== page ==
The Return of Sherlock Holmes
by Sir Arthur Conan Doyle
The Return of Sherlock Holmes Theme of Admiration
Aside from being the world's best sidekick, Watson is definitely the president of the Sherlock Holmes fan club. Watson admires Holmes so much that he basically devotes his entire life to Holmes. In fact, Watson almost doesn't exist outside of Holmes. But not all types of admiration are taken to such extremes in these stories. Holmes is universally admired, and we see signs of hero-worship in Stanley Hopkins, Inspector Martin of the "Dancing Men" case, and even Inspector Lestrade on occasion. Holmes himself rarely admires anyone, except for a small number of clever nemeses. People often seem to bore Holmes. Neither Watson nor Holmes can see past Holmes's awesomeness at times, but Watson's admiration isn't totally blind. He definitely expresses annoyance with Holmes on occasion. Admiration can be a positive emotion, but it's often a source of blindness in these stories.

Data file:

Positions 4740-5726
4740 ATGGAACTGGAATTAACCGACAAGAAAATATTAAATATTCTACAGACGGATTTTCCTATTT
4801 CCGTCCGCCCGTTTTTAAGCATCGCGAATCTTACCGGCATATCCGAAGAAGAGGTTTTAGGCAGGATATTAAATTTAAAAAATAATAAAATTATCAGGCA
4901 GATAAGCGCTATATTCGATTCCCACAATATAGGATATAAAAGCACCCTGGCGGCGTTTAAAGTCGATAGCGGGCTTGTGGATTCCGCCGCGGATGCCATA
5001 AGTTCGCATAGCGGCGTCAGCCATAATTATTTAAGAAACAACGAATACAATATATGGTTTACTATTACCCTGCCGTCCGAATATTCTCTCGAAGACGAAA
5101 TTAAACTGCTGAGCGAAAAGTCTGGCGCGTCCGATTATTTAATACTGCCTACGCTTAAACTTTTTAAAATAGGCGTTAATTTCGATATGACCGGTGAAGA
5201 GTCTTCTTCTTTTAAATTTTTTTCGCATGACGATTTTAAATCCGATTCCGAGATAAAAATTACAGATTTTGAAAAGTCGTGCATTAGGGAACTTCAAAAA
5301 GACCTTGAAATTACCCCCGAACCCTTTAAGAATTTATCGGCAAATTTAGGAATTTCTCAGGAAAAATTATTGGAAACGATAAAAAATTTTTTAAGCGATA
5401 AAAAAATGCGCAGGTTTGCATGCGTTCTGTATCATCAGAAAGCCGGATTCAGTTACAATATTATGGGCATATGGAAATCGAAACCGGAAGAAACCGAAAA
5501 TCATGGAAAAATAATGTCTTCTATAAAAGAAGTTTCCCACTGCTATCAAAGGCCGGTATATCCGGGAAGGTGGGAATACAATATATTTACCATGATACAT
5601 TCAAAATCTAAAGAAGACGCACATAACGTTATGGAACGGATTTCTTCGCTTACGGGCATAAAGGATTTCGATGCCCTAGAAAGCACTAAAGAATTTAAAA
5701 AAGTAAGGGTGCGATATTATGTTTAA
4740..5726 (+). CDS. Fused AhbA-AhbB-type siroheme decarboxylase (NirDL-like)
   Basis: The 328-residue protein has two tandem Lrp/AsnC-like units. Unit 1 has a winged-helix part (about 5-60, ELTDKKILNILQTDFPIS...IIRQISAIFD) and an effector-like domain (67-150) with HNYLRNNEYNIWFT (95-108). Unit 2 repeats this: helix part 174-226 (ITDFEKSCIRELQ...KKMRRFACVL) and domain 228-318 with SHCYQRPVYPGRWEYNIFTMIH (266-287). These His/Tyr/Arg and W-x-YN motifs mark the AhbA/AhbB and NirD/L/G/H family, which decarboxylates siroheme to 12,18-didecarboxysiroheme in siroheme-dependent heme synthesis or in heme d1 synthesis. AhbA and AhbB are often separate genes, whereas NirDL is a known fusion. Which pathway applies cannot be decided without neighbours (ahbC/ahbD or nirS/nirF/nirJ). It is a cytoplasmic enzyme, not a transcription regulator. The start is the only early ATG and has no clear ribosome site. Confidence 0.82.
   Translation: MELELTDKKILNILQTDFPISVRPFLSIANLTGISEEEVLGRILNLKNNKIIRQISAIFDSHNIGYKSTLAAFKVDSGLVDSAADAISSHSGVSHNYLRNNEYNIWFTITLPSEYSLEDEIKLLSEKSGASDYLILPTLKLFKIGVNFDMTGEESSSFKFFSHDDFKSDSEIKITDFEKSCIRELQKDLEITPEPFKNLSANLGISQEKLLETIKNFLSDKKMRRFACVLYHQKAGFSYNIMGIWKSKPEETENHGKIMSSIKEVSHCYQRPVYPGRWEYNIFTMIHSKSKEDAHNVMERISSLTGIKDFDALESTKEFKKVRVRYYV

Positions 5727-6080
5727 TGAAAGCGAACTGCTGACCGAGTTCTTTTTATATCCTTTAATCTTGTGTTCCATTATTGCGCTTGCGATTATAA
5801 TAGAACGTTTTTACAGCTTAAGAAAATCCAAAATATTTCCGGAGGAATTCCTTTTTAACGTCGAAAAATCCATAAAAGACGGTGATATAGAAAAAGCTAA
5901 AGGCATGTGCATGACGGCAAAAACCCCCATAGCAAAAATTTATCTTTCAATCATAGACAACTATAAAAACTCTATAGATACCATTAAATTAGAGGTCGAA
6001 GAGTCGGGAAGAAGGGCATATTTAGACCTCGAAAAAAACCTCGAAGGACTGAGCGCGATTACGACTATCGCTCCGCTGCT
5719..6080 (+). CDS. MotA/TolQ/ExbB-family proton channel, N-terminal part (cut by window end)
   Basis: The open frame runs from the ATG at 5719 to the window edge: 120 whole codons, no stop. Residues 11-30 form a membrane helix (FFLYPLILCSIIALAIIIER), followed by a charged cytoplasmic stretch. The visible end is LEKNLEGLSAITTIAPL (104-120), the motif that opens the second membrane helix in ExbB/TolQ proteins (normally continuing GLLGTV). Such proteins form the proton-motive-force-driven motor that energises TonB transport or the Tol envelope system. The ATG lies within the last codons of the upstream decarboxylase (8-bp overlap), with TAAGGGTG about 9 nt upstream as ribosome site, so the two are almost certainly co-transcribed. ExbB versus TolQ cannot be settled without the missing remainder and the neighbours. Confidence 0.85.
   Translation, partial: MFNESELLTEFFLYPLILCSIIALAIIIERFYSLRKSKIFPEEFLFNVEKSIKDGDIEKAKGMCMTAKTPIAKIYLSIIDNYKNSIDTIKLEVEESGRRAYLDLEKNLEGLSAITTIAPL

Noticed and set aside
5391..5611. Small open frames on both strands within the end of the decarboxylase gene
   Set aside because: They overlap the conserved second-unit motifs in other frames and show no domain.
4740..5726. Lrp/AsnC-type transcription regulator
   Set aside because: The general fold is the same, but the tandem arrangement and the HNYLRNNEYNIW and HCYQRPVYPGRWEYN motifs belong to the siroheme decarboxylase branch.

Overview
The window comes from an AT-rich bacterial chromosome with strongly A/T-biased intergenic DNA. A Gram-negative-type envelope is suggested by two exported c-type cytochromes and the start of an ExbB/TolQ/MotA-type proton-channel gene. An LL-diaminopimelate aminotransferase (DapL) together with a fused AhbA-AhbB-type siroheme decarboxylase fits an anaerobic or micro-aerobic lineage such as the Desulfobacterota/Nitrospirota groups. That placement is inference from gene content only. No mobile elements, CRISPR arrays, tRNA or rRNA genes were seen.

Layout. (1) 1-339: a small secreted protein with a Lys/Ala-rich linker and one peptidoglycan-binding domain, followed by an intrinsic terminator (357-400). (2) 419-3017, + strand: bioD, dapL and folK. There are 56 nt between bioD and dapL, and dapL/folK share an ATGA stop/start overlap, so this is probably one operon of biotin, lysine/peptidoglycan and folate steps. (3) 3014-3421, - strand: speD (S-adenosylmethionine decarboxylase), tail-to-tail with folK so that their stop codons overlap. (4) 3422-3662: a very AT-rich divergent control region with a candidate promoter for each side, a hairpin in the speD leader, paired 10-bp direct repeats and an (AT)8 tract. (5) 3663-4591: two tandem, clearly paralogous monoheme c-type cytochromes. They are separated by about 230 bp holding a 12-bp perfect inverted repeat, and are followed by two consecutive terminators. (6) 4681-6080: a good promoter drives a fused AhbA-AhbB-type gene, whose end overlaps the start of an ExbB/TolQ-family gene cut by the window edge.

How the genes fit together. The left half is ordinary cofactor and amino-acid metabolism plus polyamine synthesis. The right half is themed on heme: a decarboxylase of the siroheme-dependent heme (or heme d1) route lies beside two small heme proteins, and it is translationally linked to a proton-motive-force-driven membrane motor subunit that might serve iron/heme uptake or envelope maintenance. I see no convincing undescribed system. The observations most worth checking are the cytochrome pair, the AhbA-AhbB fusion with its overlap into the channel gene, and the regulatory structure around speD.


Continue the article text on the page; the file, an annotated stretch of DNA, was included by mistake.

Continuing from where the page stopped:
Questions About Admiration
- Why does Holmes admire Dr. Armstrong of the "Missing Three-Quarter" case? What does Holmes's admiration here tell us about Holmes's character?
- Holmes expresses admiration for Professor Moriarty but hatred for Charles Augustus Milverton. Both of these men were criminal masterminds though, so why does Holmes distinguish between them and how is this distinction significant?
- How is the mentor/protégé relationship that exists between Holmes and Hopkins significant in these stories? Does Hopkins view Holmes as a helpful teacher or some sort of hero to be worshiped?
- Is Watson's admiration for Holmes healthy or is it too extreme?
Chew on This
Watson admires Holmes so much that he's nearly blind to his faults, and the faults he does recognize get turned into virtues.
Watson admires Holmes professionally, but he often expresses aggravation towards him on a personal level.